Earlier this year I was approached by Smartling Inc., a language tech startup, to produce a photo series on some of the translators they work with all over the world. The idea behind the project was simple: if we could put a spotlight on the human element, which is so often overlooked in the digital age, perhaps we could realize how words with meaning come to life. From the rural state of Asturias, Spain to the bustling city of Sao Paulo, Brazil, I traveled all over Europe, Asia and South America to document the lives of a dozen translators — and show how their passion for language is connecting people across the globe.
When I first chatted with Adrian, Smartling’s director of brand strategy, I was curious as to why the company was so interested in my shooting style. While people are a very important part of visual storytelling and I incorporate them into commercial and editorial assignments, my focus (and passion) has always been nature. But after doing some digging on Smartling (and watching their “Anywhere, Today” video, which Adrian produced), I was intrigued. I began to see why my eye and voice might be a good match for this project, and after my first meeting at Smartling headquarters in NYC, I became very curious about the language industry, which generates a whopping $40 billion in revenue annually. Not only would this assignment be an opportunity for me to grow as an artist, but it would be a fascinating learning experience -- and I'd get to meet some incredible people.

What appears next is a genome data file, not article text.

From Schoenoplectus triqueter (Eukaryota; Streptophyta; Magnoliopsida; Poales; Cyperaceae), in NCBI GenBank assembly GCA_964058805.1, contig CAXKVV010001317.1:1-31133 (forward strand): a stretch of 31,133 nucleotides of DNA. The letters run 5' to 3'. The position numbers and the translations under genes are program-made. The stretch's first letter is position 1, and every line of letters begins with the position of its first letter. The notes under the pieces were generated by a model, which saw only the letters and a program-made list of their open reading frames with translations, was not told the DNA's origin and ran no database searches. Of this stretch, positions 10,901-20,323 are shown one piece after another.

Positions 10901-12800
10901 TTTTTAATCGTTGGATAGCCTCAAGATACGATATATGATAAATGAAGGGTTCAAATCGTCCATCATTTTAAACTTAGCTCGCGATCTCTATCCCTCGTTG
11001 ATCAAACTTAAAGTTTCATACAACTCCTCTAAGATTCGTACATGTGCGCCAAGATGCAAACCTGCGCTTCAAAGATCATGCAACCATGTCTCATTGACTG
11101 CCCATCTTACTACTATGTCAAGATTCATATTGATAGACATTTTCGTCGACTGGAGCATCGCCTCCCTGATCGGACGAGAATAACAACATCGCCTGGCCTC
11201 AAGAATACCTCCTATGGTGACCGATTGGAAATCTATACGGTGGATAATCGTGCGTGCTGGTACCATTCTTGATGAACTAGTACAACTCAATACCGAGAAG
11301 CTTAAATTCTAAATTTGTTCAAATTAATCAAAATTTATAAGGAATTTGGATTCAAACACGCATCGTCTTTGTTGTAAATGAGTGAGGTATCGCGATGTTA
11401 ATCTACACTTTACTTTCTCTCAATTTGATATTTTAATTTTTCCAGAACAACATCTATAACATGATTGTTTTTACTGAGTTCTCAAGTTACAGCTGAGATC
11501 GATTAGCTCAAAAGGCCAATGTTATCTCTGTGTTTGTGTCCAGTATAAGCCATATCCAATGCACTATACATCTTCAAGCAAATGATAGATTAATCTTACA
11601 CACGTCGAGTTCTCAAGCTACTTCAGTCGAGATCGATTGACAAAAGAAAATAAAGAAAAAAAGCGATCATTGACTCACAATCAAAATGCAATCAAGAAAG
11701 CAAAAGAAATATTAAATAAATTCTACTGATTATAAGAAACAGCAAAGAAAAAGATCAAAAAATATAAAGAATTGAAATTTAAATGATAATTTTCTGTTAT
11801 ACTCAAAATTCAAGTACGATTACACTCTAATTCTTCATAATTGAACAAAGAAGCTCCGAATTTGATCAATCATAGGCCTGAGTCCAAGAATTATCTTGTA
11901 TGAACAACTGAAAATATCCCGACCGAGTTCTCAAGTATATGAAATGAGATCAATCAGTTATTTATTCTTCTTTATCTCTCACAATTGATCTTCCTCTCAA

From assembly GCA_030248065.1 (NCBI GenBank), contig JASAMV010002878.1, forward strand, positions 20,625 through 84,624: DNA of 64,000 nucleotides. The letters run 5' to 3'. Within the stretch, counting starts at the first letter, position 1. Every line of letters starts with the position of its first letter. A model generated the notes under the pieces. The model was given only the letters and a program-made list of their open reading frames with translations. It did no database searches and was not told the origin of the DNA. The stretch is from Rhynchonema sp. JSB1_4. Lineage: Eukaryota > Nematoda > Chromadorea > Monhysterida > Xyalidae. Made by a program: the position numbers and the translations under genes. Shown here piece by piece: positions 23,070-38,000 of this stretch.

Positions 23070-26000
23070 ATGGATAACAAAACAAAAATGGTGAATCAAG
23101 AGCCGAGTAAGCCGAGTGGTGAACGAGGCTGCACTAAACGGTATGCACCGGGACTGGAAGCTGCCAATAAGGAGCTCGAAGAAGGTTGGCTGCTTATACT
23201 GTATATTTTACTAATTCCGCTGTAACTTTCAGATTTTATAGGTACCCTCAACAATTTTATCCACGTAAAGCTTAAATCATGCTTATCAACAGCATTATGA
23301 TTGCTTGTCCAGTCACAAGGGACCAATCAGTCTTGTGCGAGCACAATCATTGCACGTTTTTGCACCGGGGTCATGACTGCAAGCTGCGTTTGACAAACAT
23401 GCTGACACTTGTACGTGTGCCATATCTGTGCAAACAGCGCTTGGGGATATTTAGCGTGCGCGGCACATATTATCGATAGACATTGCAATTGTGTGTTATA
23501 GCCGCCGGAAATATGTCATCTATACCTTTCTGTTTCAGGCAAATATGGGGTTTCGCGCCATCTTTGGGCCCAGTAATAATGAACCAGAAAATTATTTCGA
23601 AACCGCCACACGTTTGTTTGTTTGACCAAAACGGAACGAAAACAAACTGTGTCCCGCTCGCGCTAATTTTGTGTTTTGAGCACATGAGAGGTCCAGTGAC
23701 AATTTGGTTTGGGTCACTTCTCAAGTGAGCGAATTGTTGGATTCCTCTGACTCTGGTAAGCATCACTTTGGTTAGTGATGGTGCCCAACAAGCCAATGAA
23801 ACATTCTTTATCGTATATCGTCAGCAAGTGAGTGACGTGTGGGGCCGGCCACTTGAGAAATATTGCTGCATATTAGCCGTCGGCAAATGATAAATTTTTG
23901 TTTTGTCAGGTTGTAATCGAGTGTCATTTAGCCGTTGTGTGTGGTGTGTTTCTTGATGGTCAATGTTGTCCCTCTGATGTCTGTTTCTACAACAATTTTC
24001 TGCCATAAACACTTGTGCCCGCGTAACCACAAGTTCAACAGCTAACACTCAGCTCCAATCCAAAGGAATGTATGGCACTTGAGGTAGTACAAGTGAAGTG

It was also a good test of toughness and independence. Though had been to Japan, Germany and France (and I frequently travel solo in the U.S.), this was my first time in Italy, Turkey, Brazil, Argentina and Spain. While I speak decent enough Spanish, I don’t claim to understand much of any other language, so getting around was a bit challenging at times, especially in Istanbul and Nagoya. As an American, it’s easy to assume that the internet (and even the world) is in English, so when you are thrown out of your element and there is a communication barrier, it really helps you see the value — and necessity — of translation. Having traveled to six continents and 40+ countries, I would consider myself to be well traveled, but this trip was definitely a reminder that I have so much to learn — and so much more to see.
These are a few of my favorite photos from the project, more to come...